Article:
Just remember: wild bees are craving for a bed and breakfast! The best way to help is to offer them just nesting site and host plants. Modify your garden to include many species of native plants suitable for bees and as many places to build their nest in the ground or in hollow twigs. You'll find on this page a list of tips to help the wild bees as almost no cost, but which have a concrete positive impact on wild bees.




I found an exhausted bee on the ground, how can I help it?


Unfortunately there isn't much you can do, except move it gently to a nearby flower. Most bees have a short life lasting for a few weeks or months, and it's likely you came across one that is at the end of its life, or infected with a disease or parasite. Saving an individual bee has no impact for conservation or population dynamics, but if you follow our advices on this site, you can make a different by creating a safe place for bees in your garden or on your balcony, potentially helping dozens of species with very simple, cheap and easy to implement tips.




Should I get one of these fancy bee hotels? Do they help?


Bee hotels are man-made structures designed to be installed in your garden and allowing certain species of cavity-nesting bees to nest in a series of hollow bambo twigs or other holes.
These hotels, comparable to birdhouses, can be useful for observing bees and raising awareness, but ultimately help only a limited number of species as most wild bees are ground-nesting or prefer other kinds of cavities to nest. It is better to have a series of small, custom-made hotels than a large, expensive one. You'll find more info on bee hotels on this page.





The Atlas

Why an atlas of the wild bees of Brussels?


Excellent question ! We know that wild bee populations in Europe are declining but we actually have very little information about the situation in Brussels. The atlas aims to gather all existing data about wild bees in Brussels, to establish a checklist of current species encountered in Brussels, to produce distribution maps for each species and collate all other relevant data on micro-habitat and host plants to better understand population trends, existing threat and the ecollogical needs of bees to develop effective conservation measure and legal protection.




Who's paying for all this?


The atlas project is fully funded by Brussels Environment (IBGE) and implemented by the team of Prof. Nicolas Vereecken at the Agroecology Lab of the Université Libre de Bruxelles (ULB) in collaboration with the Royal Institute of Natural Sciences of Belgium, Natuurpunt and Natagora. This is a two-year project (2019-2020) coordinated by a very small team and relying on a large citizen science component supported by hardworking volunteers passionate about bees and their conservation!




When and how will the atlas made available?


In late 2020, the Illustrated Atlas of the Wild Bees of the Brussels-Capital Region will be produced and distributed for free as a digital download.
This atlas will include hundreds of photographds, distribution maps, insightful notes on more than 150 species of wild bees, explaining how to identify them, how to better protect them and where and when to find them in Brussels. And if funding is secured for this, we will also produce a printed version of the atlas to bring along as a dedicated field guide!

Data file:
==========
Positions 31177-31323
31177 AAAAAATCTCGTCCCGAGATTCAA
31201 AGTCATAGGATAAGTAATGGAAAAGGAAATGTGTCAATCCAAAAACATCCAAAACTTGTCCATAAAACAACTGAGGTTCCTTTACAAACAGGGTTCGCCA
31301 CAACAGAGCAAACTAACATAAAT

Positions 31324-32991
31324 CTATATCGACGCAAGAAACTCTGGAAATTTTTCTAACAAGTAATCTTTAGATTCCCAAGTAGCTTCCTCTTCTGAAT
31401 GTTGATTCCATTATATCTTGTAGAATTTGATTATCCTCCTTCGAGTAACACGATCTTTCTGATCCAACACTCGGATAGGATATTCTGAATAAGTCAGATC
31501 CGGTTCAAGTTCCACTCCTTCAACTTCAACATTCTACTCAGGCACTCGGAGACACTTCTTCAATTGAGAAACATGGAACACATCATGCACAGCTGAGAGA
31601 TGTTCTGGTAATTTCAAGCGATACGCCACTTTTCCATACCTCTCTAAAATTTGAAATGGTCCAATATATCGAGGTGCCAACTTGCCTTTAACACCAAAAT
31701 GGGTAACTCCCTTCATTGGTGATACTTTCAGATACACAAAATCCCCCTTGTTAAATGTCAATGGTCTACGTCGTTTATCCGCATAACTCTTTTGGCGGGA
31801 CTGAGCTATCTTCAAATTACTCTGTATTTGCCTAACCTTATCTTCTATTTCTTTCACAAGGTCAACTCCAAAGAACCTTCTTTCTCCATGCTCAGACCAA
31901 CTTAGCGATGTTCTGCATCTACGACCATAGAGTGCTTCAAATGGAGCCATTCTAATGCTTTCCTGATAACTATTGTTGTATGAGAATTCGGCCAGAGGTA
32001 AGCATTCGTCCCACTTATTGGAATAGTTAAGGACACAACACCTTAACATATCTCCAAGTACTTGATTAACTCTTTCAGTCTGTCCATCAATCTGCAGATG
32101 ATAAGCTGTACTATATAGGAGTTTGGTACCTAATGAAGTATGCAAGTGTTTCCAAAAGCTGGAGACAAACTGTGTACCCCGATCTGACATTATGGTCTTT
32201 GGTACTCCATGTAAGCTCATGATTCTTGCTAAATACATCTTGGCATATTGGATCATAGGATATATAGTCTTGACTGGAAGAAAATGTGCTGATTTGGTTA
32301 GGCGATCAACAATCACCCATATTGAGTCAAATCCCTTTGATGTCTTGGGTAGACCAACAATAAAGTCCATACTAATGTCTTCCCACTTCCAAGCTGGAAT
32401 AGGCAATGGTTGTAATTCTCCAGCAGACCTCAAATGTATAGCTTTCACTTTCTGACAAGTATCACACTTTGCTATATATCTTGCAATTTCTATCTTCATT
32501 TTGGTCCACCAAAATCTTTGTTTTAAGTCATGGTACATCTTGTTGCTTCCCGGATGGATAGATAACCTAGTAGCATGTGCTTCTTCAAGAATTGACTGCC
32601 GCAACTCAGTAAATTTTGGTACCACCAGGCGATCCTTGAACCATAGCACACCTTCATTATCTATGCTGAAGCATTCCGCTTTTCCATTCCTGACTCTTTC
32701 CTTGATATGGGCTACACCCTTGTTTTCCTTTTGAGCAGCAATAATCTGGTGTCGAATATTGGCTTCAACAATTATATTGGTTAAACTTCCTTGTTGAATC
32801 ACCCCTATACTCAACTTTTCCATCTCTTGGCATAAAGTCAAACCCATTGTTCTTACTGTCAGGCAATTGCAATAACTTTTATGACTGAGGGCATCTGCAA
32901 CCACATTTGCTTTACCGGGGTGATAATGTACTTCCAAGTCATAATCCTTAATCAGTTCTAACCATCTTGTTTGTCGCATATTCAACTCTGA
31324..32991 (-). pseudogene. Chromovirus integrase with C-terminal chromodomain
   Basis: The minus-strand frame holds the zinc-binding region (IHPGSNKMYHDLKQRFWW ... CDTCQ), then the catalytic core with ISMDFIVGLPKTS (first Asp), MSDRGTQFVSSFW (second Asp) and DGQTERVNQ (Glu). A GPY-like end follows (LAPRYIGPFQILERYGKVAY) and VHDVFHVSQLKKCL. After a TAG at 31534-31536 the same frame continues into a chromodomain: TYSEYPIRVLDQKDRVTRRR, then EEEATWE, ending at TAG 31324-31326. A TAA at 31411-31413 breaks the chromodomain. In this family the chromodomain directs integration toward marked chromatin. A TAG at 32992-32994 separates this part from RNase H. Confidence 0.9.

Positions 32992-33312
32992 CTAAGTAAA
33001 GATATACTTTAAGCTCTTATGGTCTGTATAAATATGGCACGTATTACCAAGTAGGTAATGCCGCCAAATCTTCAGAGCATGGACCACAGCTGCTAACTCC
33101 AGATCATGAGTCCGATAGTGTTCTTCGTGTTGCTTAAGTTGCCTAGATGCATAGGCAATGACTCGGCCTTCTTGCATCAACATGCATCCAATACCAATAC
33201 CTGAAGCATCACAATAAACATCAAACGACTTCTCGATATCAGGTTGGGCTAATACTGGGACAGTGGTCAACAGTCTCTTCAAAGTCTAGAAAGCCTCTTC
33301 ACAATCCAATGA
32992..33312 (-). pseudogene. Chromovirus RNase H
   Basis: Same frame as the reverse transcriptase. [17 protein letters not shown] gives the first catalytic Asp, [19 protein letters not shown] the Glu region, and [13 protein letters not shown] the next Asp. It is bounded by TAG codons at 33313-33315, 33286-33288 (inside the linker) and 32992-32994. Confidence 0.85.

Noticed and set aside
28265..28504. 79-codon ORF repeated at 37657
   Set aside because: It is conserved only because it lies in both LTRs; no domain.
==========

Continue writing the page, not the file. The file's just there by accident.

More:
How can I help you for this atlas?


We definitely need your help to produce this atlas! You can help us by sharing your observations of bees, including photos, places and dates, as this will help us update the list of known species and our distribution maps. You can also help us by collecting wild bees in your garden and sending them to our experts who will study them and store them in the ULB collections for the decades to come. Don't worry, we will explain you how to collect specimens without having any impact of wild bees populations!




Doesn't collecting wild bees actually hurt their populations? :'(


Actually it doesn't if you do it well! A recent study shows that reasonable collection of wild bees with nets and coloured pan traps has no impact on bee diversity, abundance and population compositions. Driving in Brussels, taking public transport or mowing your lawn actually has a bigger negative impact than collecting bees to help our scientific project!

So don't feel bad about collecting bees on our behalf! It won't have a negative impact on populations and the specimens you collect will help us assess the health of bee populations across the city in order to define better conservation measures and to define which bees should be legally protected in the future. By collecting bees, you actually help SAVING them!





Frequently Asked Questions

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The Atlas of the Wild Bees of Brussels, funded by Brussels Environment and implemented by the team of Prof. Nicolas Vereecken at the Agroecology Lab of the Université Libre de Bruxelles, aims to better define the diversity, distribution, abundance and needs of more than 150 species of wild bees encountered in Brussels and to produce a document freely accessible and summarising the state of current knowledge.

WildBnB is the acronym of 'Wild Bees and Brussels' and refers to the concept of Bed and Breakfast (BnB), as our wild bees need nesting sites (bed) and host plants (breakfast) to survive and thrive in our urban environments. 

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Stéphane De Greef
Project coordinator

Agroecology Lab

ULB, Campus de La Plaine

T: +32 (0)2.650.6081

E: stephane.de.greef at ulb.ac.be

© 2019 WildBnB - ULB Agroécologie

All images by Nicolas Vereecken except when mentioned